Realize that these numbers from the Federal Reserve take into account a vast number of U.S. institutions. Let's take a specific look at today's rates from a few banks you've heard of and are probably used to dealing with just to see see how they compare to the chart:
|Interest Rates:||Savings||6-month CD|
|Bank of America (NYSE: BAC)||.05-.30%||.26%|
|Wells Fargo (NYSE: WFC)||.05-.20%||.05%|
|PNC (NYSE: PNC)||.01-.14%||.10%|
The best savings rate offers may beat the FFR by a percentage point but they'll be right there. Certificates of Deposit will be offered to you by the same types of banking institutions. Savings bonds, on the other hand, can be bought directly from the U.S. Treasury. Although these are about the safest investments you can make, you may never get to the land of the millionaires with these weak breezes!
Instead let's say you invest your money in the stock market. Not a specific stock, just The Market! Or, to be specific, the index you see on the news every day: the Standard & Poor's 500 (SNPINDEX: ^GSPC). Let's look back at 40 years of S&P 500 performance.
If you were finishing your military career on the day I write this, August 22, 2012, you'd be looking back at a 20 year annualized return of 7.8%. Looking back at the last 40 years shows a 6.5% return per year. Not too shabby! Realize that an investment in the S&P 500 is really an investment in the growth of the U.S. economy. There is some risk; it may not continue its path of greater than 6% growth. But if that happens we will all be having much bigger problems. You've already demonstrated you believe in this great country through your service. You might as well let the country's vaunted capitalism return the favor and serve you! Now, you aren't compounding "interest" when you invest in the stock market. But by committing to a lifetime of investing, and reinvesting dividends, you are still taking advantage of the same powerful principle!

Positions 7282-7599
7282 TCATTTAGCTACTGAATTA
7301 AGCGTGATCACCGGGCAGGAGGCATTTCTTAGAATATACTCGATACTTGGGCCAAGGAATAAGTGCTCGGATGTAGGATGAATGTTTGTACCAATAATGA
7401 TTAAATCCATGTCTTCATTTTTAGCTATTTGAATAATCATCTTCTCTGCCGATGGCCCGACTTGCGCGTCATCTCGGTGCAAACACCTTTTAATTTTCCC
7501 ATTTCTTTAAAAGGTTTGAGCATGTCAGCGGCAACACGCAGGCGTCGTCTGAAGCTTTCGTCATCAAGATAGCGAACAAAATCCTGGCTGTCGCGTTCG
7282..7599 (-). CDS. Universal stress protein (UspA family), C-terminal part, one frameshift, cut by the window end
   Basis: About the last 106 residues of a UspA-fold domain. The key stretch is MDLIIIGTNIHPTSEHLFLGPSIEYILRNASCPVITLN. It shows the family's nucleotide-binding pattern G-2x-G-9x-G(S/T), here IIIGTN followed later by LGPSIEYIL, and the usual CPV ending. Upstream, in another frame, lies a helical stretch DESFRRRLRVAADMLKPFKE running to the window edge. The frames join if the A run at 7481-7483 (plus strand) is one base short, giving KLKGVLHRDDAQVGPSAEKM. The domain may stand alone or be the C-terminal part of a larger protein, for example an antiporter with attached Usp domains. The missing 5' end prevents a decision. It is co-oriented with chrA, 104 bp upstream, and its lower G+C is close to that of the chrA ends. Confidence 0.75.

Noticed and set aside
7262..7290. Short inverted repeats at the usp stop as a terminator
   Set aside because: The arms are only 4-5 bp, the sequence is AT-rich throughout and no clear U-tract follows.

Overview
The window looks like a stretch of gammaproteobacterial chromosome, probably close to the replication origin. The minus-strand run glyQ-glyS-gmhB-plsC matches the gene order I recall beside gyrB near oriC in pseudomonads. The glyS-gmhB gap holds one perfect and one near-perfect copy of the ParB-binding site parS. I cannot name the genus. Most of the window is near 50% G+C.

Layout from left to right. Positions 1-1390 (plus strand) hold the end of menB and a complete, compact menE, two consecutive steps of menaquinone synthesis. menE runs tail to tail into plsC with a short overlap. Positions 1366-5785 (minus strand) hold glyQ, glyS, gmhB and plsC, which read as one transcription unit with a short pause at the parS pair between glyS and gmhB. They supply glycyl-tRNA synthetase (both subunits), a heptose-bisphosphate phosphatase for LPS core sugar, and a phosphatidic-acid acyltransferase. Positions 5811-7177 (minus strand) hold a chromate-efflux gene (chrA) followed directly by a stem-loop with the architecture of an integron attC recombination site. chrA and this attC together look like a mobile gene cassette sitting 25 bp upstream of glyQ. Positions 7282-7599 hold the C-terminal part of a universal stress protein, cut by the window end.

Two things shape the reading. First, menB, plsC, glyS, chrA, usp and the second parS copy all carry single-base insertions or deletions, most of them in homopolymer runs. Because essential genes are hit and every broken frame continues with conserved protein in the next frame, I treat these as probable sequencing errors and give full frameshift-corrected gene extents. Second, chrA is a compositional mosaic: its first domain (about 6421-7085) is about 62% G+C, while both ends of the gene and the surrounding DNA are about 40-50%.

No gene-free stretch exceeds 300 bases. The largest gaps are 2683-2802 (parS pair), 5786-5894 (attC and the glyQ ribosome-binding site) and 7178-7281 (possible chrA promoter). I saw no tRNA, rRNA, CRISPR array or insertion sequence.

So what is the one key step that takes you from E-1 to millionaire? Get started on a lifetime of investing. If you start at 20 and catch a 6% wind, it's really easy to be a millionaire by the time you're ready to retire at 65! I'll break down the math Barney-style, and just how painless it is to execute, in the next blog. Here's another secret: Success at The Motley Fool is measured by how much your returns beat the S&P 500! So Fool up, troops! There's wealth to be built.
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Mitch Rubinstein is not a financial planner and the opinions expressed in this blog are just that: one person's opinions. This blog is not endorsed, approved or associated with the Department of Defense. Mitch Rubinstein owns no positions in the stocks mentioned above. The Motley Fool owns shares of Bank of America, PNC Financial Services, and Wells Fargo & Company and has the following options: short OCT 2012 $33.00 puts on Wells Fargo & Company and short OCT 2012 $36.00 calls on Wells Fargo & Company. Motley Fool newsletter services recommend Wells Fargo & Company. Try any of our Foolish newsletter services free for 30 days. We Fools may not all hold the same opinions, but we all believe that considering a diverse range of insights makes us better investors. The Motley Fool has a disclosure policy.If you have questions about this post or the Fool’s blog network, click here for information.